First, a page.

Recent empirical evidence indeed shows that the link between finance and growth is non-linear. In middle-income countries, financial sector development has positive effects on economic growth. In high-income countries, additional growth in the financial sector may even have negative effects on growth.
Hence, there is no "optimal" size of the financial sector. This is important for us as policymakers. It shows that we should aim at providing the right institutional framework and incentives for the financial sector. The goal should be to prevent excessive leverage and risk taking.
But before discussing regulatory implications, let me shed some light on the mechanisms that are at work. In 2009, Paul Krugman coined the term "boring banking" to describe banks focusing on their core business - taking household deposits and being conservative in giving out corporate loans. Banks fulfilled their role of financing entrepreneurship and firm entry, leading to positive firm dynamics and innovation. This raises the question why, at some point, the banking sector fails to support economic growth.
A first explanation is related to the structure of banks' activities. In banking sectors that grow fast, business tends to shift towards non-interest income generating activities. Banks tend to rely on wholesale instead of deposit funding. Banks no longer fulfil their traditional role of taking deposits and providing credit to the real economy. When market sentiment shifts, banks with a high share of wholesale funding are affected most and have to cut back credit to a greater extent.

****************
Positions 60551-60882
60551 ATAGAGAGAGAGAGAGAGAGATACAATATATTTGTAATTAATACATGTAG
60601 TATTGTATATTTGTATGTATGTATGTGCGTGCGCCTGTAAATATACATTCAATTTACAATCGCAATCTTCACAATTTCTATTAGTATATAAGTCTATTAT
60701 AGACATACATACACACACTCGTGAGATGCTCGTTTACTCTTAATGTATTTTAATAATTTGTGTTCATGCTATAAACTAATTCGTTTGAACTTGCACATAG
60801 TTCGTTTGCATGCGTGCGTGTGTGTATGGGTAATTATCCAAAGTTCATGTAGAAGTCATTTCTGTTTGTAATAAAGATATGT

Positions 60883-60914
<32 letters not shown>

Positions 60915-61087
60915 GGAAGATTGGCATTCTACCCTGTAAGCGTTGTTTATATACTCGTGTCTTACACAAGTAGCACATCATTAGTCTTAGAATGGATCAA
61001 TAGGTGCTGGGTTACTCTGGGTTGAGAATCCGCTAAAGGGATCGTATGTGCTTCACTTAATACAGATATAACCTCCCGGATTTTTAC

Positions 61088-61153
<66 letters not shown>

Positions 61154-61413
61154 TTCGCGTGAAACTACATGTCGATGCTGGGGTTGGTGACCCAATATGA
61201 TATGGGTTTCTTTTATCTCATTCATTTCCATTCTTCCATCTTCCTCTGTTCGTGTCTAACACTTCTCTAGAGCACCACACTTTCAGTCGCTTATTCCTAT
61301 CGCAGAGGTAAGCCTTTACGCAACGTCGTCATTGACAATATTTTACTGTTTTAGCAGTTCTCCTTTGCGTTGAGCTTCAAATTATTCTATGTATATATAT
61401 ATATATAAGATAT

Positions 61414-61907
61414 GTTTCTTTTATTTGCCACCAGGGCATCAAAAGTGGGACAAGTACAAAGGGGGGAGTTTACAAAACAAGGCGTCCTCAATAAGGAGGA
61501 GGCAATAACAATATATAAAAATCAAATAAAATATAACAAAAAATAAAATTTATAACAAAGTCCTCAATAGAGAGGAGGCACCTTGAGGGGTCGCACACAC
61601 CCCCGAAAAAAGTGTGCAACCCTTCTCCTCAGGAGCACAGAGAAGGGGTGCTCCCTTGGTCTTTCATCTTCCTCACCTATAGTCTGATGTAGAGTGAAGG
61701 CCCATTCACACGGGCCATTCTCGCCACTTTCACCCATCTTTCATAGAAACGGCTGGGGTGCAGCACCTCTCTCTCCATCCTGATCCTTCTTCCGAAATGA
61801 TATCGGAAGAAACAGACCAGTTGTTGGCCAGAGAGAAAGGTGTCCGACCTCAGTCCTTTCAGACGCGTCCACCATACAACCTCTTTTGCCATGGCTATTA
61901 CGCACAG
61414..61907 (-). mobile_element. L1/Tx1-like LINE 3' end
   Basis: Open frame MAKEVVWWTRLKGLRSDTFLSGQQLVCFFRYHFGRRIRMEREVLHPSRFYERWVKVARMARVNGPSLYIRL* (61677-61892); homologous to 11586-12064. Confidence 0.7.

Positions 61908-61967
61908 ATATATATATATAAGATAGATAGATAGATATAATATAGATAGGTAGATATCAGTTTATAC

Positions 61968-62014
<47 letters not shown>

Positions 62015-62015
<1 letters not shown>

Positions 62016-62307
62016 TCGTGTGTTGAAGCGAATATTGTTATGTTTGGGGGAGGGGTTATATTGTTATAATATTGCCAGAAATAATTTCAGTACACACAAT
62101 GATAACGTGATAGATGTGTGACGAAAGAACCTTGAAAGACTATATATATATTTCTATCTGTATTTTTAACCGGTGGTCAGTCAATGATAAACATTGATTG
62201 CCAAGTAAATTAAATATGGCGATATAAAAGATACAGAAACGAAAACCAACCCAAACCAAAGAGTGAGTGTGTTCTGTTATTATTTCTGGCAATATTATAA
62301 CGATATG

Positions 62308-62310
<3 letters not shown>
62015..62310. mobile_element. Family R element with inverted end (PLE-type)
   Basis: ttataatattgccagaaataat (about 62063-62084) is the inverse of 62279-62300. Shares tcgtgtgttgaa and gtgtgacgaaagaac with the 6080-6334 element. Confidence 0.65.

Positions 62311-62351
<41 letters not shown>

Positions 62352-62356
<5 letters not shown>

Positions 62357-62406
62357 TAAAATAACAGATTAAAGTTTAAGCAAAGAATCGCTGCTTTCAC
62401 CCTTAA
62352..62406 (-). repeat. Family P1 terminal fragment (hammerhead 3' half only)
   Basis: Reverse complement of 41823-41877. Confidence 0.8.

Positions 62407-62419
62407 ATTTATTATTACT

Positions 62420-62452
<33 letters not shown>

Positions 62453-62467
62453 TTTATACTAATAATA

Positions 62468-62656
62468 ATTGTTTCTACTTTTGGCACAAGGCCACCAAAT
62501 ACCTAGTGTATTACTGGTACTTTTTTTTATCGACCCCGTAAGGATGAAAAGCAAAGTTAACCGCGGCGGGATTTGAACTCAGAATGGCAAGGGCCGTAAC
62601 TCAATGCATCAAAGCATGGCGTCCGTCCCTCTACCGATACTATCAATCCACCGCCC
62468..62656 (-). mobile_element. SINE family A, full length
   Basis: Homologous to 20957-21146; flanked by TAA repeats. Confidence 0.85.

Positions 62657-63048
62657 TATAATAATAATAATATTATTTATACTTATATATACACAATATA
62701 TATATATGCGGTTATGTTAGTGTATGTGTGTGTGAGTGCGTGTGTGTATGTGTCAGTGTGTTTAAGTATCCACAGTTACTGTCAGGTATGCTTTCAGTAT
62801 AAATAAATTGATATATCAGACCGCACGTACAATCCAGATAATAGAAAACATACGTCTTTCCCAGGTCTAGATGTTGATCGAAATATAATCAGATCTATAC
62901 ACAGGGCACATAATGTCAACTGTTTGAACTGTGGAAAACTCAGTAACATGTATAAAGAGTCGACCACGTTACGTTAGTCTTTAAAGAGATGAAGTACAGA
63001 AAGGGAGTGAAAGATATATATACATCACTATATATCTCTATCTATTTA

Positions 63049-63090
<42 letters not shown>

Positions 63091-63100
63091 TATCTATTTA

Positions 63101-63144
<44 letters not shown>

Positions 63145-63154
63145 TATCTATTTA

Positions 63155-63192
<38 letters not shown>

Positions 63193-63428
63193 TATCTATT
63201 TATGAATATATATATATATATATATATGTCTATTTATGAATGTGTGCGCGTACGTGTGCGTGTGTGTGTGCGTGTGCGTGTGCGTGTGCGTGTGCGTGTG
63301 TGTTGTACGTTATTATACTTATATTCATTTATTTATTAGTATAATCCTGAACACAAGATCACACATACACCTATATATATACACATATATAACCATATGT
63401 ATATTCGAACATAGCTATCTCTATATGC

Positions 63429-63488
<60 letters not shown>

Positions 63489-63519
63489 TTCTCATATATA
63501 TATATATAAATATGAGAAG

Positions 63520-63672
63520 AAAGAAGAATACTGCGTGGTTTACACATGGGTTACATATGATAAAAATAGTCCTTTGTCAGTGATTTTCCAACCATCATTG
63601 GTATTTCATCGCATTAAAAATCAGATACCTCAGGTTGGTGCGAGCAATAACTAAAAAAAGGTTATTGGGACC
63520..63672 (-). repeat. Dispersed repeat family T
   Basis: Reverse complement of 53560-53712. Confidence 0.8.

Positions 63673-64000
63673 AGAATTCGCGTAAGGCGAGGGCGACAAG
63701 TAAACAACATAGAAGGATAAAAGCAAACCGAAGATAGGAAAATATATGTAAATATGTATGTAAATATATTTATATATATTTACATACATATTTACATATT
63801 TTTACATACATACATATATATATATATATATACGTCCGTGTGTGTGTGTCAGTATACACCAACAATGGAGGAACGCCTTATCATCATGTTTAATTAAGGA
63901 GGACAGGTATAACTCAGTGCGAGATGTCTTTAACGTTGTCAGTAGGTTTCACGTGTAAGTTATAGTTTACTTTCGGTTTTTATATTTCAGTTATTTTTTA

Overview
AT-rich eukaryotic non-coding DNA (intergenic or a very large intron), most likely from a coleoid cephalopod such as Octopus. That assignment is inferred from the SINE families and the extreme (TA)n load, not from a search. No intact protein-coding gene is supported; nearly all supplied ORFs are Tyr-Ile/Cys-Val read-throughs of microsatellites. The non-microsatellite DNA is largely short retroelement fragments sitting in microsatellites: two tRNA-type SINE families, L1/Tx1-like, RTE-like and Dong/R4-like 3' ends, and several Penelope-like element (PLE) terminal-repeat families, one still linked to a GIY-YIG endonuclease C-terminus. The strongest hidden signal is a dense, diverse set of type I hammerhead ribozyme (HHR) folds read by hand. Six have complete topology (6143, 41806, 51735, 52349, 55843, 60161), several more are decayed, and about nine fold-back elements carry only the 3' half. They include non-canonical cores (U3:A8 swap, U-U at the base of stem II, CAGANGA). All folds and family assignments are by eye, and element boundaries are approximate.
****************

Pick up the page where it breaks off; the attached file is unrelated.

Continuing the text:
A second explanation distinguishes between household and corporate credit. In general, corporate credit is more closely aligned with the financing of investment and innovation. Yet, as countries develop and reach the productivity frontier, it becomes more difficult to stimulate growth further. Often, bank credit then shifts from the corporate to the household sector, with negative implications for growth.
A third explanation is based on the structure of employment in the financial sector. In the US, the financial sector was a relatively high-skill and high-wage industry at the beginning of the 20th century as well as in the past 30 years. In the interim period, thefinancial sector lost its high human capital position and its wage premium relative to the rest of the private sector. This raises the question whether a highly developed financial sector attracts high-skilled labour - and whether such labour might be employed more efficiently in other sectors of the economy.
All these factors - changes in the structure of bank funding, in bank assets, and in the skill composition of bankers - help explain why the financial sector may at some point become detached from the real economy. These explanations would remain incomplete, however, without stressing the role of regulations and the role of the public safety net. Regulations which encourage high leverage and public sector safety nets that subsidise risk taking leave the financial sector vulnerable to shocks. Systemic financial crises, which impose large costs on society, are the result.